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Saturday, 8 May 2021

Peregrine falcon found dead in Nottingham city as new female muscles in on nest

The Trust will share any details emerging from the post mortem examination of the dead bird as soon as they come through.

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Viewers of the peregrine falcon nest on top of Nottingham Trent University’s Newton Building in the city centre have been transfixed after a weekend of worry and dramatic scenes on the nest ledge yesterday Monday 22 March.

Over the weekend viewers became concerned that the female falcon, who had reared many chicks over a number of years and recently laid two eggs, was missing from the nest. The Nottinghamshire Wildlife Trust, which monitors the nest site in partnership with the University, was also informed that a dead peregrine has been found in the Lace Market area of the City.

Yesterday, as the Trust made arrangements for the dead bird to be collected and examined to establish a likely cause of death, regular webcam watchers saw dramatic events play out – as a new falcon made daring swoops on the nest site, much to the distress of the resident male – known as Archie. Later in the day the new falcon, thought to be a female, dramatically landed on the ledge and there was heated interaction between the birds.

REHAB BEAUTY
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Speaking on behalf of Nottinghamshire Wildlife Trust, Head of Communications Erin McDaid said: “When we received the report of the dead bird our first concern was that it may be the female from the NTU nest, but we had no way of confirming this at the time. Other birds do turn up from time to time and in the past we’ve also had dead birds mistakenly identified as peregrines, so we feared the worst but hoped for the best. As events played out on camera yesterday and we were able to review images of the dead falcon, it became clear that sadly it was very likely to be the missing female.”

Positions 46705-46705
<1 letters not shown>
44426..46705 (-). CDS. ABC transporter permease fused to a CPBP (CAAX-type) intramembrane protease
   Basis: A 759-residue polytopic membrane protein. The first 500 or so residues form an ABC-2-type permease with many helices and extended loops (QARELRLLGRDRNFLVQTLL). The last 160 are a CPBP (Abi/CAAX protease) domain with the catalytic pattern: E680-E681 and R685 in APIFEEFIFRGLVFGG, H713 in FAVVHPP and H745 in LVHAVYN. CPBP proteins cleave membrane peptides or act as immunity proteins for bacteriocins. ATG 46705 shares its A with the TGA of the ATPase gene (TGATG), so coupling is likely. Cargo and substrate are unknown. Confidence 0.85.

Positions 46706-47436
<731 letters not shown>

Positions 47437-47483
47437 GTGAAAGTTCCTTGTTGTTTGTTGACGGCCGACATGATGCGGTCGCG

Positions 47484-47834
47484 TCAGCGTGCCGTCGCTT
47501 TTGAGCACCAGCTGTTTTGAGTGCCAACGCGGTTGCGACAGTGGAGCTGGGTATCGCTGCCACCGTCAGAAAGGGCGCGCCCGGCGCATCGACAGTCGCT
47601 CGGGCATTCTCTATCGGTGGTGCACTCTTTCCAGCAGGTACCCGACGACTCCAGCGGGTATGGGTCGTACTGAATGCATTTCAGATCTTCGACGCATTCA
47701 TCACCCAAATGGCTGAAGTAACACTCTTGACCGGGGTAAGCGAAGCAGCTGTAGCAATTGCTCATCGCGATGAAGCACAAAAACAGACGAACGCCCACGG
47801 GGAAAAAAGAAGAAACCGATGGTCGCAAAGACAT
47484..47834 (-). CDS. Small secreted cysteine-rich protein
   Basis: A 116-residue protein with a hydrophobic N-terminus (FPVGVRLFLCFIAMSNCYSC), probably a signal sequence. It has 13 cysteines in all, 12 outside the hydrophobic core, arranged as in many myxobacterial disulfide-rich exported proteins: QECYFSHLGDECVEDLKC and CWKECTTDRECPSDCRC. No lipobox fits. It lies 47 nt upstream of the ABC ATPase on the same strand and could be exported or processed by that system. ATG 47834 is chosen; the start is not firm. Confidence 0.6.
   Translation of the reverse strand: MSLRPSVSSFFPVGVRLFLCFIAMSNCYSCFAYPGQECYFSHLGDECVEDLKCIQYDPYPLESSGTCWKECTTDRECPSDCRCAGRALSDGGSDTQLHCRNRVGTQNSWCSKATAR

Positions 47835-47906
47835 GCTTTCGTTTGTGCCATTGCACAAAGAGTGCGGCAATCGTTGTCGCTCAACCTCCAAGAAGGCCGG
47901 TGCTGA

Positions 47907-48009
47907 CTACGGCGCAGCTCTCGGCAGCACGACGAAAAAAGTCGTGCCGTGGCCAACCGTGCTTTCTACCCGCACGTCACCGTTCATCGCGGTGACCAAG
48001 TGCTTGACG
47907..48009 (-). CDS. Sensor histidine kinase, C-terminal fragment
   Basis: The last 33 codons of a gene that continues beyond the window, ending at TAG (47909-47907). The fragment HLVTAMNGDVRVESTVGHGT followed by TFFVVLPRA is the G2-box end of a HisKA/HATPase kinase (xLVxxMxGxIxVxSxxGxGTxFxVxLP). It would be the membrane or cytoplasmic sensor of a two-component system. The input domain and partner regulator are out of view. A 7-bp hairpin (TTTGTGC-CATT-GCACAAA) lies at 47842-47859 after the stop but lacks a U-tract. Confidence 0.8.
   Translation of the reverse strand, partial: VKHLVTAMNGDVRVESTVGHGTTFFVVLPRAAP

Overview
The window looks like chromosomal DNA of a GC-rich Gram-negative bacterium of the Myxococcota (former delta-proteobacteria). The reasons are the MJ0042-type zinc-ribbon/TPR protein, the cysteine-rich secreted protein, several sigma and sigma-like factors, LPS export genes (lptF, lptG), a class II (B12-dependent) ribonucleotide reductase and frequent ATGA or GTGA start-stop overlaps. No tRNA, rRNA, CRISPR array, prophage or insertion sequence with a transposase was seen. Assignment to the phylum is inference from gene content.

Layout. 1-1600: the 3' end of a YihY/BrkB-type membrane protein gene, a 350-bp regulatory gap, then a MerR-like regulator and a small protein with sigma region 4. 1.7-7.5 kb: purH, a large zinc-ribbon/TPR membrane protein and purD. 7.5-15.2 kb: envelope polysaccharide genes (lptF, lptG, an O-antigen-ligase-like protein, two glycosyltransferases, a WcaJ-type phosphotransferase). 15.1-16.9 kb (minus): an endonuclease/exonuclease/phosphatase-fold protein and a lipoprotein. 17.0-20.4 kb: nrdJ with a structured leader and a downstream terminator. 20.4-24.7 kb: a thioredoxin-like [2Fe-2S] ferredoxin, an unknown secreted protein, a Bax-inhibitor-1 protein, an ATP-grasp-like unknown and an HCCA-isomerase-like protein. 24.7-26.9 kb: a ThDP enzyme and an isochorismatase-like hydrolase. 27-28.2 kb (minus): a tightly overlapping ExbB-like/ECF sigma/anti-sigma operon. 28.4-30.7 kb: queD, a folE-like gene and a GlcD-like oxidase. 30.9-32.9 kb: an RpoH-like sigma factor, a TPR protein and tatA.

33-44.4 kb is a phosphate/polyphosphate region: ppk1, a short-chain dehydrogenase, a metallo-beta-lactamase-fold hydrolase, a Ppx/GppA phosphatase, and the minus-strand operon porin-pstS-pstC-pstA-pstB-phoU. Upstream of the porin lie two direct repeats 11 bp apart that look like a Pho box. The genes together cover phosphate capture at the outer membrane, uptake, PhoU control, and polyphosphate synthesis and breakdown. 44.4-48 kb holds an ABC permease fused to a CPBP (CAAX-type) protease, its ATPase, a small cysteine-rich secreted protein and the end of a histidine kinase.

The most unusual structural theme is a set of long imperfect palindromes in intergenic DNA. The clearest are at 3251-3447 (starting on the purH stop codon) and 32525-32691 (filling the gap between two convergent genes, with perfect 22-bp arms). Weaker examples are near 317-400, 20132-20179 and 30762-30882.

Like the thousands of regular viewers of the popular webcam, launched in 2012, teams from the Wildlife Trust and Nottingham Trent University (NTU) are now eagerly observing the comings and goings around the nest and remain hopeful that a new pairing can be established in time for the 2021 nesting season to be a success.

Speaking on behalf of NTU Head of Sustainability Charmaine Morrell said: “We’ve been working with the Wildlife Trust to protect the nest for 20 years now, but nature never ceases to amaze everyone involved. Whilst it is sad that it looks like our resident female will be replaced, especially after she had already laid two eggs, we’re still very hopeful that all is not lost this year. Because it’s so early in the nesting season there is still time for a new pair to be established. Hopefully we will still see our 40th chick fledge from the nest this year.”

Whilst there have been cases where new birds have taken over another pair’s eggs, the Trust thinks it likely that if a new pairing is established at the NTU nest, the existing eggs will be abandoned or removed from the nest by the adults.

Erin added: “We know that many viewers will be upset to hear news that our long serving female looks set to be replaced but it is worth remembering that she was a very successful mother and that there are many falcons that she raised out there carrying her DNA.”

The Trust will share any details emerging from the post mortem examination of the dead bird as soon as they come through.

Anyone wishing to view the comings and goings in the nest can do so by visiting nottinghamshirewildlife.org/peregrine-cam